Neutrophil (PMN) migration to sites of infection is the first line of cellular defense. Among others, a key event of cell migration is the maintenance of a polarized morphology characterized by a single protrusive leading edge of F-actin and a contractile uropod devoid of F-actin protrusions. Using mice genetically deficient in the Cdc42 negative regulator Cdc42 GTPase Activating Protein, we previously demonstrated that Cdc42 activity suppresses membrane protrusions at the uropod of the cells to maintain stable polarity during directed migration (Szczur et al, Blood 2006). However, the underlying molecular mechanism of Cdc42-mediated neutrophil polarity remains to be understood. Here, using mice with a conditional Cdc42 (flox) allele, we showed by video microscopy that Cdc42−/− PMNs exhibited multiple membrane extensions in various directions and failed to maintain cell polarity and directionality towards formyl-methionyl-leucyl-phenylalanin (fMLP) gradient compared to wild type (WT) cells. Consistent with this observation, Cdc42−/− PMNs exhibited increased lamellipodia protrusions of F-actin all around the cells compared to WT PMNs, in response to fMLP stimulation and fibrinogen ligation, confirming that Cdc42 maintains stable polarity by preventing abnormal membrane protrusions outside the leading edge. To understand how Cdc42 orchestrates neutrophil polarity at a mechanistic level, we explored the possibility of a role for integrins in this process since Cdc42 appears to regulate neutrophil polarity in a manner, at least in part, dependent on integrin ligation (Szczur et al, Blood 2006). Expression of the neutrophil integrin, CD11b/CD18, on resting or fMLP-stimulated PMNs was similar between the genotypes. Stimulation of WT PMNs with fMLP and ligation to fibrinogen induced a polarized distribution of CD11b into clusters mostly concentrated at the uropod of the cells. Remarkably, the numbers of CD11b clusters of Cdc42−/− PMNs were significantly decreased compared to WT cells. Furthermore, inhibition of CD11b clustering in WT PMNs, using anti-CD11b blocking antibody, significantly increased membrane protrusions associated with loss of stable polarity during directed migration, similarly to Cdc42-deficiency. Enforcing CD11b clustering by CD11b cross-linking in Cdc42−/− PMNs partially rescued cell polarity and F-actin distribution concentrated only at the leading edge of the cells to WT levels. These results strongly suggest that CD11b clustering is regulated by Cdc42 activity and contributes to suppress F-actin protrusions at the uropod of neutrophils during migration. The uropod distribution of CD11b suggests that CD11b may recruit contractile proteins, such as the myosin regulator myosin light chain (MLC), to antagonize membrane protrusions. To test this hypothesis, we analyzed the distribution of phosphorylated MLC (p-MLC). Upon stimulation, p-MLC strongly translocated to the uropod of WT cells. In contrast, p-MLC remained diffuse and non polarized in the cytoplasm of Cdc42−/− cells. Blocking CD11b function in WT cells abrogated the polarized distribution of p-MLC mimicking Cdc42−/− PMNs. Enforcing CD11b clustering in Cdc42−/− PMNs rescued p-MLC signals concentrated at the uropod of the cells. Altogether, this study suggests that Cdc42 activity maintains neutrophil polarity during directed migration by regulating CD11b clustering/distribution and subsequent outside/in signals to suppress lateral membrane protrusions. This study uncovers a critical role for CD11b in maintaining neutrophil polarity during migration.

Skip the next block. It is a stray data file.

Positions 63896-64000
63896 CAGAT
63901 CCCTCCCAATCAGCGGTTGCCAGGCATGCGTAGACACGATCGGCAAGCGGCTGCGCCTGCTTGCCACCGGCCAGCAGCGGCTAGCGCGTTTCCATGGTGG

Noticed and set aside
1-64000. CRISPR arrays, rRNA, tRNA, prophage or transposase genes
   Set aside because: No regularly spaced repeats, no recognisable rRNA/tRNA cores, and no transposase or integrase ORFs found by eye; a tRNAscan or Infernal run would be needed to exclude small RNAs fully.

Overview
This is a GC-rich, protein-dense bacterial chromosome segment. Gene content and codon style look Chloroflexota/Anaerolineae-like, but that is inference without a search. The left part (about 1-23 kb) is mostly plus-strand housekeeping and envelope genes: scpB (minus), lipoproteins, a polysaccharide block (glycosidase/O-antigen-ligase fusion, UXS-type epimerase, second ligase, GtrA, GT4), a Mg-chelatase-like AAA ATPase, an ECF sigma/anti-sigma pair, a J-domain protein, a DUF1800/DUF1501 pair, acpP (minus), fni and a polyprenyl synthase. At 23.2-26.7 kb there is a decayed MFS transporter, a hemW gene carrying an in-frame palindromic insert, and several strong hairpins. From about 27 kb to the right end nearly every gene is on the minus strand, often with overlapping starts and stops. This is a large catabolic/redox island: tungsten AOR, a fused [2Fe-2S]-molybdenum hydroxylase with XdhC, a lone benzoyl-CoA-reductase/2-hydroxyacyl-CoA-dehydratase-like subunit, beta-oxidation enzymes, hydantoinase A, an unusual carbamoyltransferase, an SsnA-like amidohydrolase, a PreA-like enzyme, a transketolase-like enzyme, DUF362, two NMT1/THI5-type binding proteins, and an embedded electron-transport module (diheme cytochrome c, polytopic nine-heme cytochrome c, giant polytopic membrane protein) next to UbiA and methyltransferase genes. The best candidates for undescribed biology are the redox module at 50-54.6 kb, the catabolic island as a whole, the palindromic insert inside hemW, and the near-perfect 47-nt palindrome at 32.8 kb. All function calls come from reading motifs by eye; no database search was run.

Author notes

Disclosure:Research Funding: American Society of Hematology Scholar Award to Dr M-D Filippi.